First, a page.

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Q & A: very low frequency radiation

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Most recent answer: 04/22/2013
Why does wave in low frequency (long wavelength) can penetrate water and can follow the earth's surface?
- Hai-Binh LE (age 31)
Hanoi, Vietnam

The main way that water affects very long wavelength radiation is by its electrical conductivity, especially due to any salts dissolved in it. The very long-wavelength radiation penetrates water farther than short wavelength radiation for the same reason that it penetrates any conductor farther. The typical penetration depth, called the electromagnetic skin depth, scales as the square root of the free-space wavelength. Perhaps rather than include the explanation here, we should just link to a site that has a nice account of the math:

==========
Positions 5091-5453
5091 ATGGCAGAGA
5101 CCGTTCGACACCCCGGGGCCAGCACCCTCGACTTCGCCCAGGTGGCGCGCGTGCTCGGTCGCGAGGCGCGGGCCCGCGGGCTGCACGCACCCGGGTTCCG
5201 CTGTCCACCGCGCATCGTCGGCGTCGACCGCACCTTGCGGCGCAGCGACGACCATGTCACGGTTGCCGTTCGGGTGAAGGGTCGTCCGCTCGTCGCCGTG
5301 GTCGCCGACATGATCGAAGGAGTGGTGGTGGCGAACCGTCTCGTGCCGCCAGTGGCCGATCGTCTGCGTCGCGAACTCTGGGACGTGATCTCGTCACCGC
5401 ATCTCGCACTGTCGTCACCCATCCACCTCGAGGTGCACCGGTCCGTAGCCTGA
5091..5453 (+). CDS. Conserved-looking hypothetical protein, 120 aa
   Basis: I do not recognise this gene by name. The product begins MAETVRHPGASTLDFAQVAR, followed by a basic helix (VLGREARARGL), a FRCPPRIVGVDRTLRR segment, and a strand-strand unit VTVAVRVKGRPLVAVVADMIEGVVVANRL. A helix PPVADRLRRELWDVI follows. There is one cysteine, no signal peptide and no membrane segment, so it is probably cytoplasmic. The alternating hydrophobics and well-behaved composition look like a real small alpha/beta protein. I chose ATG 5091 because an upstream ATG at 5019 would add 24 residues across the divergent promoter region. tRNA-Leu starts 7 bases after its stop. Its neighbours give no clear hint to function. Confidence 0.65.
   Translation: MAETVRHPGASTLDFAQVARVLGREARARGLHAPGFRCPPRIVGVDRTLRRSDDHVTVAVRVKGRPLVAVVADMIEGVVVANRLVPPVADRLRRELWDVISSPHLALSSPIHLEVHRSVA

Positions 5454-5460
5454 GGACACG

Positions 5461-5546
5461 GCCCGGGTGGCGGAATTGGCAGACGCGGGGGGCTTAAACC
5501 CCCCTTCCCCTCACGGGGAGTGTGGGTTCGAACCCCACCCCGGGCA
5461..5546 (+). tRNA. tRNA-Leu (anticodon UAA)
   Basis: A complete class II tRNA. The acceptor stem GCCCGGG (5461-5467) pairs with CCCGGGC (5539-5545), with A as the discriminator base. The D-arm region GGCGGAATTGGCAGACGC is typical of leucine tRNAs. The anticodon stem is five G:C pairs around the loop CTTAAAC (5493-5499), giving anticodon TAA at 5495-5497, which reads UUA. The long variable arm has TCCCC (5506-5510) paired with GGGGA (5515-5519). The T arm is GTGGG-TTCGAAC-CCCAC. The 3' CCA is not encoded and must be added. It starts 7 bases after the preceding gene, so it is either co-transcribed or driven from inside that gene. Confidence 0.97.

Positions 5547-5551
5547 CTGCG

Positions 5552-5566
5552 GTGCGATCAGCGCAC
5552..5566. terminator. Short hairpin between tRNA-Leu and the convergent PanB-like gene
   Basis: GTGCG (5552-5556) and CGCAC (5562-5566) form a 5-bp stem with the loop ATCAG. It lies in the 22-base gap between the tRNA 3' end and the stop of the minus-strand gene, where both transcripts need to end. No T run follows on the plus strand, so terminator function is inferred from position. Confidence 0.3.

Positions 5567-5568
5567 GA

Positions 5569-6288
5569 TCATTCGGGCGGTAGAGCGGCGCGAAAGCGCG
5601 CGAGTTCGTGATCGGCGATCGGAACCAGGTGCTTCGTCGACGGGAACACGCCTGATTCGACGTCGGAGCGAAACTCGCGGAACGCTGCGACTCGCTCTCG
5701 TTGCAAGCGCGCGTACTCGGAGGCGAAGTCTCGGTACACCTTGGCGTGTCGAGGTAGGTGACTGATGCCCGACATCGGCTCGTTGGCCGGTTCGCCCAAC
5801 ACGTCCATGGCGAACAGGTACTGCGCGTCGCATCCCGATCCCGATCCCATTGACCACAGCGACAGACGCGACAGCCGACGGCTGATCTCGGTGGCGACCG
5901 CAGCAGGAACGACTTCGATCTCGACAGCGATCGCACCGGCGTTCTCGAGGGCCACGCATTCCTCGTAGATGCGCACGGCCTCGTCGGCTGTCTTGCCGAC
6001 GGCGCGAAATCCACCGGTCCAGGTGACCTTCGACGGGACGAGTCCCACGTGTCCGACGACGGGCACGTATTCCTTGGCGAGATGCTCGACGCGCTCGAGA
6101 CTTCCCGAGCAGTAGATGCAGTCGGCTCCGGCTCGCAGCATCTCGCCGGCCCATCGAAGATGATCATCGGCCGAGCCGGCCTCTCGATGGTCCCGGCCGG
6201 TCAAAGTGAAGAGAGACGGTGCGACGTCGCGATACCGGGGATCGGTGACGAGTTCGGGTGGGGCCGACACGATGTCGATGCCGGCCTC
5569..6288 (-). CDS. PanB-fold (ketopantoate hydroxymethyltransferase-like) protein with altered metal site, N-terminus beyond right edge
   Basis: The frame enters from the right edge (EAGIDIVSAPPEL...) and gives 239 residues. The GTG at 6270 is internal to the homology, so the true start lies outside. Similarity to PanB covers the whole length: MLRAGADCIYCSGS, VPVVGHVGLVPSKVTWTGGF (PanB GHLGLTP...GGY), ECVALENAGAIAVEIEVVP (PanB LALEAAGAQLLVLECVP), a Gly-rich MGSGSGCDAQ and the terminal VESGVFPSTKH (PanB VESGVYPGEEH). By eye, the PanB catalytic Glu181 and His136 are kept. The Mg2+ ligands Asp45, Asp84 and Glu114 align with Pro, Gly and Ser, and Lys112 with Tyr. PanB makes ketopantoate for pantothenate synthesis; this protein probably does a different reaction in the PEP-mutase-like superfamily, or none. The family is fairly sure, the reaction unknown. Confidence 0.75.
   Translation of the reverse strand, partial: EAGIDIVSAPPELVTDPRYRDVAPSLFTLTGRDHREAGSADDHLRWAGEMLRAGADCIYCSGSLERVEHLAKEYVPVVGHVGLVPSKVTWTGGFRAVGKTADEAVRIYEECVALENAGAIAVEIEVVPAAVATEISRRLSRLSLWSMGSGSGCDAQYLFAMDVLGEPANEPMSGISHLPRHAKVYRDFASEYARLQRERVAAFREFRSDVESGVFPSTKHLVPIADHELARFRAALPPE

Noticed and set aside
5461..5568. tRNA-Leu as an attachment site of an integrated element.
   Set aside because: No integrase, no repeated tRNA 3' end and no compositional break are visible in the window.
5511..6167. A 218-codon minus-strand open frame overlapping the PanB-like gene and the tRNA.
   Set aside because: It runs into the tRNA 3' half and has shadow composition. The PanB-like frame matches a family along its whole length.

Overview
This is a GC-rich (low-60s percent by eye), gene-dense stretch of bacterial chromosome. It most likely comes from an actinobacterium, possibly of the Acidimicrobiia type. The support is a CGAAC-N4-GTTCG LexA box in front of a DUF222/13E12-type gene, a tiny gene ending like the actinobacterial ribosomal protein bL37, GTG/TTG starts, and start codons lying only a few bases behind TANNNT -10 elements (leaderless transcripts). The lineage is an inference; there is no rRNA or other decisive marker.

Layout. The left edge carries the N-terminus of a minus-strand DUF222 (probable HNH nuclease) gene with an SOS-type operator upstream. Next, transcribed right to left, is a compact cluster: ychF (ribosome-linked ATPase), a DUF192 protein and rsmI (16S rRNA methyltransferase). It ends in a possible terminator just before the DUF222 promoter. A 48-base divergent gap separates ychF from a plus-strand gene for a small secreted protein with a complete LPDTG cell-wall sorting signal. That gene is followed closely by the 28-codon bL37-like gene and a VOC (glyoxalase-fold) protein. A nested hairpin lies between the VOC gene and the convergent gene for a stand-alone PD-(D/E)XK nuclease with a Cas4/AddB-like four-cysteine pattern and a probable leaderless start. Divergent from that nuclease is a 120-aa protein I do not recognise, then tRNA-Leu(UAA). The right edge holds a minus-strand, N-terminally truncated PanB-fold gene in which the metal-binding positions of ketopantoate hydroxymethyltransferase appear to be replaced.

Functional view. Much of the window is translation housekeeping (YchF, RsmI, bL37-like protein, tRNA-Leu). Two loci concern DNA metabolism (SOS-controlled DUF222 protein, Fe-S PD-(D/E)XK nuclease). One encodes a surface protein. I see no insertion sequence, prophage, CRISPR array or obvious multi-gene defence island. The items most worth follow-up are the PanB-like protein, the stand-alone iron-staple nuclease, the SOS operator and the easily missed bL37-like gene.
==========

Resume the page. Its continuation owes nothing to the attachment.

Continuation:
. Please follow-up if you'd like further explanation of that account.

Very low frequency waves follow the Earth's surface because they are trapped between the surface and the ionosphere. () Both the Earth's surface and the ionosphere are fairly good electrical conductors, so the waves bounce of them a bit like the way light waves bounce off metal. The ionosphere conducts because ultraviolet rays from the sun tear apart some air molecules, leaving electrically charged particles (ions).

Mike W.

(published on 04/22/2013)

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